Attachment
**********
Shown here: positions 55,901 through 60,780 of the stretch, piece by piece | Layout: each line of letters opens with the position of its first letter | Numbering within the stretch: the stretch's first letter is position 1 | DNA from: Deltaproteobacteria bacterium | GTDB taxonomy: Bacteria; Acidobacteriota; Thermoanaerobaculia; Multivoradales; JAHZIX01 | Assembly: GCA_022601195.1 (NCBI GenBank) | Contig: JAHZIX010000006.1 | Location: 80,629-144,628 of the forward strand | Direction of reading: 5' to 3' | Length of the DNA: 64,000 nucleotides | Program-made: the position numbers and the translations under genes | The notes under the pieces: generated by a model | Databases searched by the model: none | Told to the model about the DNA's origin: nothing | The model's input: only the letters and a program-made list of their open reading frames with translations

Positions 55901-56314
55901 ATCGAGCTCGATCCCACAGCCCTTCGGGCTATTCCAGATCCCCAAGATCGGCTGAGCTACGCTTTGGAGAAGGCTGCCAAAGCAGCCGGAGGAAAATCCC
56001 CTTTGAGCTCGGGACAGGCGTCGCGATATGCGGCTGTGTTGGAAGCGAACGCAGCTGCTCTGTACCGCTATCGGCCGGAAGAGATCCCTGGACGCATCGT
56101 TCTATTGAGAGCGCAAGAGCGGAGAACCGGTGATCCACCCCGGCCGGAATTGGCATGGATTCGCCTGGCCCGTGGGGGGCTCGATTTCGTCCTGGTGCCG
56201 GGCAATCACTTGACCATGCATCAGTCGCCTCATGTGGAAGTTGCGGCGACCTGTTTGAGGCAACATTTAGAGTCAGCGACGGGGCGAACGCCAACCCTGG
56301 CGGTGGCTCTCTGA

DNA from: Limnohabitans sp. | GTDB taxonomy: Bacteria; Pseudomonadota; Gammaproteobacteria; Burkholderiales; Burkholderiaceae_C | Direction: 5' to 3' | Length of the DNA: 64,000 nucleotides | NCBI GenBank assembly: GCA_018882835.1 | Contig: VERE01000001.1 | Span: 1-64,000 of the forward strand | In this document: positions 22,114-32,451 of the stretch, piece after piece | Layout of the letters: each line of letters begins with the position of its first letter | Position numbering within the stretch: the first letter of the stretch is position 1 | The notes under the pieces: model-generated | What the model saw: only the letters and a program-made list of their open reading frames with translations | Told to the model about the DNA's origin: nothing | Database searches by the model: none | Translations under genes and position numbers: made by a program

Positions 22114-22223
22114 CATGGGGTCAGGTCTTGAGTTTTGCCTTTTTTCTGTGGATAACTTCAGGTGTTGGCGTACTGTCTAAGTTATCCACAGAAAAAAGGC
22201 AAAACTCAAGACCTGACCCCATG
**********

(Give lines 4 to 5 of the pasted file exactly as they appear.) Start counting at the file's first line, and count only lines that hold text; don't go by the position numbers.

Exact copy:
56001 CTTTGAGCTCGGGACAGGCGTCGCGATATGCGGCTGTGTTGGAAGCGAACGCAGCTGCTCTGTACCGCTATCGGCCGGAAGAGATCCCTGGACGCATCGT
56101 TCTATTGAGAGCGCAAGAGCGGAGAACCGGTGATCCACCCCGGCCGGAATTGGCATGGATTCGCCTGGCCCGTGGGGGGCTCGATTTCGTCCTGGTGCCG